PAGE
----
Recently I received an email from a college friend of mine.Â Her path has taken her away from music for a bit and while she is having marvelous adventures, she doesn’t want to see a decline in her playing level, even with having fewer playing opportunities.Â She sent me this message below:
“So, you know that I’m playing with a couple community groups around the area, but with my job and other things I have going on, I don’t have the time to dedicate to taking lessons and I don’t practice as much anymore y question is, I was wondering if you had suggestions on some etudes or exercises that I could play around on to keep my fingers and technique at least where it is.
Basically, I was wondering if you had suggestions on things I can do to keep up my technique. I can tell I’m not at the level I was at in college anymore… but I don’t want to keep declining. I have a few scale exercises from college, but I just thought I’d ask if you had any thoughts or suggestions or words of wisdom?”
I have no doubt her question actually resonates with a large percentage of the population.Â Maybe you started out in music, maybe even got a music degree and for whatever reason, life took you away from being able to play and now here you find yourself all this time later, not as good as you once were but no idea how to get back into it.
These are my suggestions to her:
Hi L! Good to hear from you!Â Sure, I’ve got some suggestions.
There are lots of fun etudes that are challenging as well, my favorites are the Piazzola Tango Etudes and there is also a book of Flamenco etudes that are fun as well. I JUST bought the Trevor Wye Omnibus edition (books 1-5) to use with his piccolo practice book and wondered why I didn’t know about it sooner! it’s like you’re taking lessons with him when you go through the books. I would DEFINITELY go get that one. You can get it here:
Trevor Wye has an Omnibus edition, which is books 1-5 of his lesson books and it covers tone, technique, intonation, articulation, vibrato, you name it.Â He has another book after that, book 6 which is his Advanced Practice Book.Â I highly recommend these
Trevor Wye’s Practice Books for the Flute
(Omnibus Edition Books 1-5). For Flute (Flute). Music Sales America. Classical. Softcover. 200 pages. Novello & Co Ltd. #NOV120851. Published by Novello & Co Ltd. (HL.14036445)
Book 6: the Advanced Practice book – it incororates a lot of things from the first 5 books:
Trevor Wye Practice Book for the Flute
(Volume 6 – Advanced Practice). For Flute. Music Sales America. Softcover. 36 pages. Novello & Co Ltd. #NOV120591. Published by Novello & Co Ltd. (HL.14036443)
Etudes, as you know, are a great way to incorporate everything that you have been working on in detail (tone, technique, etc.) into a tuneful studey. I’m much more of a fan of etudes that have an ethnical flair to them. The Piazzola Tango Etudes are nice enough that you can even play them in concert if you have the opportunity. Here’s the Piazzola;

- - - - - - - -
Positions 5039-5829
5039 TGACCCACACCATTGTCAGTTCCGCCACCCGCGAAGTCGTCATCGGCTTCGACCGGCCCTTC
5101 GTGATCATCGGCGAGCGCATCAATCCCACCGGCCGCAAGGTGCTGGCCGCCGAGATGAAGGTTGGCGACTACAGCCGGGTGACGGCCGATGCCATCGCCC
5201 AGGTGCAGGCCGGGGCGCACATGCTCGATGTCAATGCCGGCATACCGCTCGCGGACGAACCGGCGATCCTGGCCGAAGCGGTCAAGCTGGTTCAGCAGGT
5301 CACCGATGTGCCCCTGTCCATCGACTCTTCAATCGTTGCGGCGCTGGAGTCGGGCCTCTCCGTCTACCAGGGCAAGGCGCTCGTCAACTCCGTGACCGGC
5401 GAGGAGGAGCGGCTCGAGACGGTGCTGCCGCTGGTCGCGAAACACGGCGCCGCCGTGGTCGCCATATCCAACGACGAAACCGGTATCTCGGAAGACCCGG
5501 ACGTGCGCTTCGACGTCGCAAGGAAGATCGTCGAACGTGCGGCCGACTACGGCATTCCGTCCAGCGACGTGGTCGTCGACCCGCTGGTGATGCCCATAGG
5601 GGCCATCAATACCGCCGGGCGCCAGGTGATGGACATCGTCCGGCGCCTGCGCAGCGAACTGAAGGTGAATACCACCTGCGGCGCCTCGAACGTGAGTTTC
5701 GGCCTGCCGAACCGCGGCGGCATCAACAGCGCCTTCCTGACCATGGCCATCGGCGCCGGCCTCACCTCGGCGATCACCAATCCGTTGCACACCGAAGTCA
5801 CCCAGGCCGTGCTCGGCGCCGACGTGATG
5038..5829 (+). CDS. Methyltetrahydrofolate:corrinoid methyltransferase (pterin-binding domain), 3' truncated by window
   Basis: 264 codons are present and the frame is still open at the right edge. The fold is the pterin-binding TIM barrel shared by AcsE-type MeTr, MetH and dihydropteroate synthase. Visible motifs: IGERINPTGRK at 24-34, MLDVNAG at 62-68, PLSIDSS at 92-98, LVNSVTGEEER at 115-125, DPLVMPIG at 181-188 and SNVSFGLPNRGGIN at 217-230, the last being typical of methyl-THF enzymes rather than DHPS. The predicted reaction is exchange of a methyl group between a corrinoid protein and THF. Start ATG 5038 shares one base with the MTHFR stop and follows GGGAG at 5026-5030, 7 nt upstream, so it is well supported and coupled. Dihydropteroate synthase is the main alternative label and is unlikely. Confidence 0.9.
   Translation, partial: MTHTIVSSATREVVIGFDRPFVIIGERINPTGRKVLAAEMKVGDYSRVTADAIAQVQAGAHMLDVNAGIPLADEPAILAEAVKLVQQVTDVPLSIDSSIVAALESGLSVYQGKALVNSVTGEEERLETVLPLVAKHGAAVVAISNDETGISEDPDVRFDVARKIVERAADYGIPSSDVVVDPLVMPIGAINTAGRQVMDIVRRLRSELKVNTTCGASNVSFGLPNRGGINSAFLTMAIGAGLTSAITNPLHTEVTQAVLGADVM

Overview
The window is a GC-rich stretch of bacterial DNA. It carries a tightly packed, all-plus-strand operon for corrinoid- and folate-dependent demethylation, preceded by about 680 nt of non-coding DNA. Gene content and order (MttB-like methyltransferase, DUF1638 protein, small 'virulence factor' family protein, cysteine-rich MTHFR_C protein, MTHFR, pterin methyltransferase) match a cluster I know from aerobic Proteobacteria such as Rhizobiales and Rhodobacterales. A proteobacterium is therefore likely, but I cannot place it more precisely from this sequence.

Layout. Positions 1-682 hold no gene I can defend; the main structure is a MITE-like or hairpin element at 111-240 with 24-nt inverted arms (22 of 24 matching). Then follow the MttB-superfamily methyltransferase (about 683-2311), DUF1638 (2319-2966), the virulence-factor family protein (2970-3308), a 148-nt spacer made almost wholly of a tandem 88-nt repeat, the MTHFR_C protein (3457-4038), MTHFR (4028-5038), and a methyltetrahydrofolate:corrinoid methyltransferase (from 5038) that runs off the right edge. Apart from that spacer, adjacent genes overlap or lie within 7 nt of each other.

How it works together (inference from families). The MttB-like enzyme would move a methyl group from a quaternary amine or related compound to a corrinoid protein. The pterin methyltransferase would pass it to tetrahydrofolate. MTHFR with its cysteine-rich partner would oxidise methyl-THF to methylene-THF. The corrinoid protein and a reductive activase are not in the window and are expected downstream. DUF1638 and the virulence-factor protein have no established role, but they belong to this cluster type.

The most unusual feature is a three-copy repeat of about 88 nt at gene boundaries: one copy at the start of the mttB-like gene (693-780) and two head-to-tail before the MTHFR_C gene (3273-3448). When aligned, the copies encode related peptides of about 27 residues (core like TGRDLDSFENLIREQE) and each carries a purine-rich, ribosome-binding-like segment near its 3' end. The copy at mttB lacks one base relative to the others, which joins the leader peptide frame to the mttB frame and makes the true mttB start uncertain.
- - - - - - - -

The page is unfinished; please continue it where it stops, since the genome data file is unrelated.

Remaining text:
Tango-Etudes pour Flute seule (for Flute Solo)
By Astor Piazzolla (1921-1992). Arranged by Pierre Andre Valade. For flute solo (or violin solo). Latin, Argentina and 20th Century. Difficulty: difficult. Flute solo book. Standard notation. Composed 1987. 11 pages. Published by Editions Henry Lemoine (LM.24897)
The Flamenco Studies are a lot of fun too – they are technically challenging but for me, much more fun as they can really help you work on your rubato and phrasing:
3 Virtuoso Flamenco Studies
By Krystof Zgraja. Schott. 15 pages. Schott Music #ED8425. Published by Schott Music (HL.49007999)
An additional book I’ve found immensely helpful in practicing piccolo (since I haven’t had piccolo lessons in a long time, it’s a nice way to have a refresher course) is Trevor Wye’s Practice Book for Piccolo.Â What’s great about this is that you can use it in tandem with the Omnibus edition, but even if not, there’s excellent information in it, like you are getting a piccolo lesson from Trevor himself.Â After discussing a particular practice method he puts them into practice by including a massive amount of orchestral excerpts, immensely helpful in my opinion. No piccoloist should be without it.
Practice Book for the Piccolo
For Piccolo. Music Sales America. Softcover. 214 pages. Novello & Co Ltd. #NOV120658. Published by Novello & Co Ltd. (HL.14036416)
There is a vast amount of literature when it comes to practicing flute and getting back into it after a hiatus, however long, can be a bit daunting.Â I’m sure others will chime in with what they like and have used, such as the Taffanel and Gaubert studies, Reichert Daily Exercises and multitudes of exercises by Moyse, but these are my suggestions as a starting point for basics to get into it, as just about all of the above is covered in some way in these tomes.
I invite you to leave your comments below on what has worked for you, what you use with your students, etc.
For a more complete listing of the books, methods and musical products I use and recommend, check out my Amazon store: